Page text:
As in any kidney-friendly meal plan, your daily vegetarian meals should nourish your body with adequate amounts of protein and a healthy balance of sodium, phosphorus, and potassium. We highly encourage that you cook your own meals using fresh ingredients.

According to National Kidney Foundation, here are key things to remember about managing your SPPP levels and where to get them (Note: These are general guidelines for people with early kidney disease with 30 to 50% of normal kidney function):


Helps maintain blood pressure as well as the liquid portion of the blood. It attracts and holds water, and too much water in the body can lead to edema. 

To limit your sodium intake, avoid putting salt in your foods (both in cooking and at the table). Read food labels carefully, making sure they say salt-free, sodium-free, unsalted, no salt added, or lightly salted.

As much as possible, limit your use of the following food items to lower your sodium:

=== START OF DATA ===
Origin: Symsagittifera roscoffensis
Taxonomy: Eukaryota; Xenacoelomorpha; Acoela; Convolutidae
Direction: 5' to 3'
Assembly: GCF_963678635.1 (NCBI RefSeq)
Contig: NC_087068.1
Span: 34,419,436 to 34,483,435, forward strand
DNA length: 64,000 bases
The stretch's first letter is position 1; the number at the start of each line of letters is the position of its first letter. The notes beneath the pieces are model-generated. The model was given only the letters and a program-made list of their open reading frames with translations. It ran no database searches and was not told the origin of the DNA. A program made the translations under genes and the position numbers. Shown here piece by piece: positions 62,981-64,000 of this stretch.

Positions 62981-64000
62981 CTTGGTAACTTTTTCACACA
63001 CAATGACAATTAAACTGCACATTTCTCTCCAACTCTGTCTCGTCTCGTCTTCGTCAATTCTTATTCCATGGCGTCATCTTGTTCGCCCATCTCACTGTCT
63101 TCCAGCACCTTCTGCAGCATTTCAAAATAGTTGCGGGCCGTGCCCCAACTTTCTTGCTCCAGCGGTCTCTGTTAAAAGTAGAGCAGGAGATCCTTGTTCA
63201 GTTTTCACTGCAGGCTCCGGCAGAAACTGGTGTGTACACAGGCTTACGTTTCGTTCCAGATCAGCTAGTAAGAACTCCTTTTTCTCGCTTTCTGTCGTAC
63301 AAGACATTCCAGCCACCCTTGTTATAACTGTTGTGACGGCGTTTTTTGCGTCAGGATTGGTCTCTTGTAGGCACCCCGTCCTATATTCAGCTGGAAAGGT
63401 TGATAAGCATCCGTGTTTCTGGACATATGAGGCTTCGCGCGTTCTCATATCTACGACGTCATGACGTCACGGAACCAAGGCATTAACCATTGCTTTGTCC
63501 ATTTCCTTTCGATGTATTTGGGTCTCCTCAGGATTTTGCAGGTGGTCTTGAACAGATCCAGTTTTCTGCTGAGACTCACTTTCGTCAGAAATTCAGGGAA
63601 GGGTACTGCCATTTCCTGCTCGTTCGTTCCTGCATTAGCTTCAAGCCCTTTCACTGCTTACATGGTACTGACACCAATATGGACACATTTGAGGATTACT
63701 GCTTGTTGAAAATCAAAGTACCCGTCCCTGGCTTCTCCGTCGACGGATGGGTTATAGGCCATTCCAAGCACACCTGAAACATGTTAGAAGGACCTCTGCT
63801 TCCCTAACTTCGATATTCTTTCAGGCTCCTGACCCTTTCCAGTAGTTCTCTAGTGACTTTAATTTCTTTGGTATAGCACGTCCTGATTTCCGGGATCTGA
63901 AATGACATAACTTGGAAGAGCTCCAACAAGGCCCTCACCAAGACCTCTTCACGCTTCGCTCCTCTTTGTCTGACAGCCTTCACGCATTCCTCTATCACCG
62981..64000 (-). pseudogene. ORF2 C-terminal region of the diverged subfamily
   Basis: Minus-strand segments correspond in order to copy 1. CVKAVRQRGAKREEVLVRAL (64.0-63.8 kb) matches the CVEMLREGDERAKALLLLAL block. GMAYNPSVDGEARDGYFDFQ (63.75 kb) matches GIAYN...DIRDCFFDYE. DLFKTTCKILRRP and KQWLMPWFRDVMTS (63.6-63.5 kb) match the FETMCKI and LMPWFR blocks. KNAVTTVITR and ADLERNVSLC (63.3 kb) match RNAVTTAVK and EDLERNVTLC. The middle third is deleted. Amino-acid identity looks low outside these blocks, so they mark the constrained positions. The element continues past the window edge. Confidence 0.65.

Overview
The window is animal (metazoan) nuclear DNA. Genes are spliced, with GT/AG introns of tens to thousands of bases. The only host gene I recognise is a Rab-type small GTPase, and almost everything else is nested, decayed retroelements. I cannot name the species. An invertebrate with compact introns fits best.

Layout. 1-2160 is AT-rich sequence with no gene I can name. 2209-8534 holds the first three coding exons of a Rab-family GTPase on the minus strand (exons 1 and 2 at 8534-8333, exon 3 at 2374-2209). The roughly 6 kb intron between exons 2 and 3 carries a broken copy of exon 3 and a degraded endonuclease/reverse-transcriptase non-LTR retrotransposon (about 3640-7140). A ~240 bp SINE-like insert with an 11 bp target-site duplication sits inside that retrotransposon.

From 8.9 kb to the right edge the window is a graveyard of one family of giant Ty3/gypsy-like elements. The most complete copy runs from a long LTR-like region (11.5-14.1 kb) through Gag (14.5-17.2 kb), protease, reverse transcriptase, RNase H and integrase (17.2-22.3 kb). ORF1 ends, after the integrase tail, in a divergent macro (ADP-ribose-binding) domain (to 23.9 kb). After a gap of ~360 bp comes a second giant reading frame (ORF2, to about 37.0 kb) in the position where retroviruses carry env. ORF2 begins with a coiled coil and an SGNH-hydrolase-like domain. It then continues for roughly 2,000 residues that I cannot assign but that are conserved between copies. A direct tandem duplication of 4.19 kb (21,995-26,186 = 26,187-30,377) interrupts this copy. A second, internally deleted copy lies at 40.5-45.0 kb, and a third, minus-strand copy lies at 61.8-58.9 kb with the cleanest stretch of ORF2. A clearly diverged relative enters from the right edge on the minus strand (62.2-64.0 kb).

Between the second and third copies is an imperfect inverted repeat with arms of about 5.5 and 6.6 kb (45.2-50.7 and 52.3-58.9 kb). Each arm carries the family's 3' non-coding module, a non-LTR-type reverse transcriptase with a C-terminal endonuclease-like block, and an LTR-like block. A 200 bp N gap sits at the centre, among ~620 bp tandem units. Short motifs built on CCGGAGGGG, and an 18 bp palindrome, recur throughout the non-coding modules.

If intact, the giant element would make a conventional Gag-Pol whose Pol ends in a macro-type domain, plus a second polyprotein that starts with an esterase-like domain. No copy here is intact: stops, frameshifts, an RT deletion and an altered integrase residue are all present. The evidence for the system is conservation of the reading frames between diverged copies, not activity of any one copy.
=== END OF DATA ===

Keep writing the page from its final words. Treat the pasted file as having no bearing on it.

• Canned foods, frozen or boxed meals, and packaged vegetable broths
  • Processed dairy cheese
  • Processed foods products like veggie burgers, tofu hotdogs, frozen soy products

  • Salt, soy sauce, and other spices that contains “salt” or “sodium” in their packaging

Quitting salt doesn’t mean eliminating taste and flavor from your food. Instead of relying on salt to perk up your dishes, try replacing them with natural herbs and spices. There are many renal-friendly recipes you can explore that taste just as good without a hint of salt.


The amount of phosphorus that is absorbed in your blood depends on the food you eat. About 60-80% of phosphorus content in meat is absorbed, whereas only 30 to 40% of phosphorus is absorbed from vegetarian sources.